Quantitative Variable: A quantitative variable is naturally measured as a number for which meaningful arithmetic operations make sense. Examples: Height, age, crop yield, GPA, salary, temperature, area, air pollution index (measured in parts per million), etc.
Categorical variable: Any variable that is not quantitative is categorical. Categorical variables take a value that is one of several possible categories. As naturally measured, categorical variables have no numerical meaning. Examples: Hair color, gender, field of study, college attended, political affiliation, status of disease infection.
Ordinal Variables: An ordinal variable is a categorical variable for which the possible values are ordered. Ordinal variables can be considered “in between” categorical and quantitative variables.
Example: Educational level might be categorized as
1: Elementary school education
2: High school graduate
3: Some college
4: College graduate
5: Graduate degree
• In this example (and for many ordinal variables), the quantitative differences between the categories are uneven, even though the differences between the labels are the same. (e.g., the difference between 1 and 2 is four years, whereas the difference between 2 and 3 could be anything from part of a year to several years)
• Thus it does not make sense to take a mean of the values.
• Common mistake: Treating ordinal variables like quantitative variables without thinking about whether this is appropriate in the particular situation at hand.
Ordinal regression: In statistics, ordinal regression (also called "ordinal classification") is a type of regression analysis used for predicting an ordinal variable. The Ordinal Regression procedure allows you to build models, generate predictions, and evaluate the importance of various predictor variables in cases where the dependent (target) variable is ordinal in nature.
Ordinal dependents and linear regression: When you are trying to predict ordinal responses, the usual linear regression models don't work very well. Those methods can work only by assuming that the outcome (dependent) variable is measured on an interval scale. Because this is not true for ordinal outcome variables, the simplifying assumptions on which linear regression relies are not satisfied, and thus the regression model may not accurately reflect the relationships in the data. In particular, linear regression is sensitive to the way you define categories of the target variable. With an ordinal variable, the important thing is the ordering of categories. So, if you collapse two adjacent categories into one larger category, you are making only a small change, and models built using the old and new categorizations should be very similar. Unfortunately, because linear regression is sensitive to the categorization used, a model built before merging categories could be quite different from one built after.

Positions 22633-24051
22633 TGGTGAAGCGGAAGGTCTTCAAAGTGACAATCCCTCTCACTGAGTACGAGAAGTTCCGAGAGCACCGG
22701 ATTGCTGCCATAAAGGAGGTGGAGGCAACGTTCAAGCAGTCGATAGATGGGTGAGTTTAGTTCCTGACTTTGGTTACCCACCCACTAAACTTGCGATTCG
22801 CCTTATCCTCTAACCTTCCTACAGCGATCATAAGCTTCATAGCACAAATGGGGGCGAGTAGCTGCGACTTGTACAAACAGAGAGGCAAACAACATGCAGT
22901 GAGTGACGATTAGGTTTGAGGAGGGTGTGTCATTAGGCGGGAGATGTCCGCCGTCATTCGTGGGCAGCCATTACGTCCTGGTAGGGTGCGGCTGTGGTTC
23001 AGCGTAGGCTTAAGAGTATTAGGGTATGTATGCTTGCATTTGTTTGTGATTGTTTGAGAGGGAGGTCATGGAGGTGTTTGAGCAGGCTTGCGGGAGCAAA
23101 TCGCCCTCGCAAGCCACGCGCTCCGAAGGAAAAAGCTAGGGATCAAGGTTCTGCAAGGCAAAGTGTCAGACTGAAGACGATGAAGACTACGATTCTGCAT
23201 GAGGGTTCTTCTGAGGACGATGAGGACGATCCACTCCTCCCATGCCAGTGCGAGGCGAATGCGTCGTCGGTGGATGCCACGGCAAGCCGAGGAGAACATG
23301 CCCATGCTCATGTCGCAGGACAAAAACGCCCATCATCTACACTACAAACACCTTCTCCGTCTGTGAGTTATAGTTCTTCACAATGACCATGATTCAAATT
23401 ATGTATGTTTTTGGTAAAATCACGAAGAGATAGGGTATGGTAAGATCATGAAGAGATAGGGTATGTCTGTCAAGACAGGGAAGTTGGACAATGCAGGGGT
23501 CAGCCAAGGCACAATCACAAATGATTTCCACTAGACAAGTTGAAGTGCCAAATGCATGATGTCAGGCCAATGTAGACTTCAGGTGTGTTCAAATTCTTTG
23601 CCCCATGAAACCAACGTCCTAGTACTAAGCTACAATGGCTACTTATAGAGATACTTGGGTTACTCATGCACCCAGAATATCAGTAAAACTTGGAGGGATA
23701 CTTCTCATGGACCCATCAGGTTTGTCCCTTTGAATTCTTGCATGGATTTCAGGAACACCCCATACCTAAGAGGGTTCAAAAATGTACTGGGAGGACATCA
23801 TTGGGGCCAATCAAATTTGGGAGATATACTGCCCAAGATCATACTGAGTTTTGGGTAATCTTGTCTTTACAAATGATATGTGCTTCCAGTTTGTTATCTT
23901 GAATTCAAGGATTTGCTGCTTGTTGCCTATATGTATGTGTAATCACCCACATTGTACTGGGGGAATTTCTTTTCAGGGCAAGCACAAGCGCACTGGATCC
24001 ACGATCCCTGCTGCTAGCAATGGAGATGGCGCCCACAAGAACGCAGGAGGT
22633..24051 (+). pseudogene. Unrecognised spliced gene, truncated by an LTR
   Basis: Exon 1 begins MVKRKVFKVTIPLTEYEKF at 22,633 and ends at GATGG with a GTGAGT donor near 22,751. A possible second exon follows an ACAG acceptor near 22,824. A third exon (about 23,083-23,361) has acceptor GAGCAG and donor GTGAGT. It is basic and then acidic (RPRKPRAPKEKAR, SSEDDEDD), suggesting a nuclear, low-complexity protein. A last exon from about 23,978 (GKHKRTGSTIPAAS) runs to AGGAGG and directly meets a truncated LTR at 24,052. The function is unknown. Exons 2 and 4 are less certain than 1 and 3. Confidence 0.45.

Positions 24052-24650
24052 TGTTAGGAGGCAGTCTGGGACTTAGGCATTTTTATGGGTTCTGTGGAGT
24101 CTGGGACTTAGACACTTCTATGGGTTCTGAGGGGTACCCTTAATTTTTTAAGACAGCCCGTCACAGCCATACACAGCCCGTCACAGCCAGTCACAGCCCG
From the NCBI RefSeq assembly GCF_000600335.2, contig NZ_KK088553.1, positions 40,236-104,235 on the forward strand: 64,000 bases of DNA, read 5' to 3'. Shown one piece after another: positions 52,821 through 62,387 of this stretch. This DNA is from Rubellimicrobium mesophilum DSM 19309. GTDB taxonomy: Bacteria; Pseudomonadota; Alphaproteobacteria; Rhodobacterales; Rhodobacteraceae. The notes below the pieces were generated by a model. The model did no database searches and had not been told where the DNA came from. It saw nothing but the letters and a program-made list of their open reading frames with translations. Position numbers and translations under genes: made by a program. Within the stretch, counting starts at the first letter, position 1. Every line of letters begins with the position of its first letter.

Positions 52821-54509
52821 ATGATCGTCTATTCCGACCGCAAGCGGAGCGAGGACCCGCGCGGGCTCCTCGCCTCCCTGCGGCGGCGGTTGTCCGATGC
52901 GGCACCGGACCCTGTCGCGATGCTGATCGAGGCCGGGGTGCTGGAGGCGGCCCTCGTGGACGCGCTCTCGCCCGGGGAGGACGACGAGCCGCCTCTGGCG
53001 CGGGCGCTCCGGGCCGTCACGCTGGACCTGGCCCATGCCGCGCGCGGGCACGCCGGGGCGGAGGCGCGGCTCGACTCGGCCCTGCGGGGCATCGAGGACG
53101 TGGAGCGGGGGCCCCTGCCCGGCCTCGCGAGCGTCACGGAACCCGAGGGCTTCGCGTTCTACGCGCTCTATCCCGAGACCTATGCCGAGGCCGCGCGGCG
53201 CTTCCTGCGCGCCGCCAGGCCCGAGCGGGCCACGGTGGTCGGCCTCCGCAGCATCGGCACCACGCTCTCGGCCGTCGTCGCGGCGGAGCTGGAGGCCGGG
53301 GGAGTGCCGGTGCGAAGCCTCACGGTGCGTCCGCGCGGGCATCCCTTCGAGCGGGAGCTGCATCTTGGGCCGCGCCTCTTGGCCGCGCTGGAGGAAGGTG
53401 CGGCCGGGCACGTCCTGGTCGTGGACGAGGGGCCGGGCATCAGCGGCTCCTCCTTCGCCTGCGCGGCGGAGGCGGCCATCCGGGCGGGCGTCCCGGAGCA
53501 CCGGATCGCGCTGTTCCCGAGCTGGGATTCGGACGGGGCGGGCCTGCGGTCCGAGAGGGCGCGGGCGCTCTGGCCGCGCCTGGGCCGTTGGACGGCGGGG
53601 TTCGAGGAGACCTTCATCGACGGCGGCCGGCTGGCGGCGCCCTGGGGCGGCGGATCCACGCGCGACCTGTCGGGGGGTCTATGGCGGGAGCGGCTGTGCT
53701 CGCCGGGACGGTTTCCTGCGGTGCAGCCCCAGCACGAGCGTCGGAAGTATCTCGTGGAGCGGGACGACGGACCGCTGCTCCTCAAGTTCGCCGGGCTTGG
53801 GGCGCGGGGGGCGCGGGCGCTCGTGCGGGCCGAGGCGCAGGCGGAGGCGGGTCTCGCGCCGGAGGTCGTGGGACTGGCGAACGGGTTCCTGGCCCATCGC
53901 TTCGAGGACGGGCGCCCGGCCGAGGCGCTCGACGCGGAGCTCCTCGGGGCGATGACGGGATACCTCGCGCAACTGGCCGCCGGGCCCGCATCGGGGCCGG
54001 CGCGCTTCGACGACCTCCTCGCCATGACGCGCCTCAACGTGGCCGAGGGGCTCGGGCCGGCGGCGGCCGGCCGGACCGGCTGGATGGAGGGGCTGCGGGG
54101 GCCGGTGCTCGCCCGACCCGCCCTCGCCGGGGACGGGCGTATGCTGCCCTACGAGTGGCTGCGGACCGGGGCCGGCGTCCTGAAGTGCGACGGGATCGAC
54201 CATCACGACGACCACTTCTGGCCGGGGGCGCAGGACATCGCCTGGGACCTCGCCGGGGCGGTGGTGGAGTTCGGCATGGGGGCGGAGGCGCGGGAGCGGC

Below are some examples pf ordered logistic regression:
Example 1: A marketing research firm wants to investigate what factors influence the size of soda (small, medium, large or extra large) that people order at a fast-food chain. These factors may include what type of sandwich is ordered (burger or chicken), whether or not fries are also ordered, and age of the consumer. While the outcome variable, size of soda, is obviously ordered, the difference between the various sizes is not consistent. The difference between small and medium is 10 ounces, between medium and large 8, and between large and extra large 12.
Example 2: A researcher is interested in what factors influence modaling in Olympic swimming. Relevant predictors include at training hours, diet, age, and popularity of swimming in the athlete’s home country. The researcher believes that the distance between gold and silver is larger than the distance between silver and bronze.
Example 3: A study looks at factors that influence the decision of whether to apply to graduate school. College juniors are asked if they are unlikely, somewhat likely, or very likely to apply to graduate school. Hence, our outcome variable has three categories. Data on parental educational status, whether the undergraduate institution is public or private, and current GPA is also collected. The researchers have reason to believe that the “distances” between these three points are not equal. For example, the “distance” between “unlikely” and “somewhat likely” may be shorter than the distance between “somewhat likely” and “very likely”.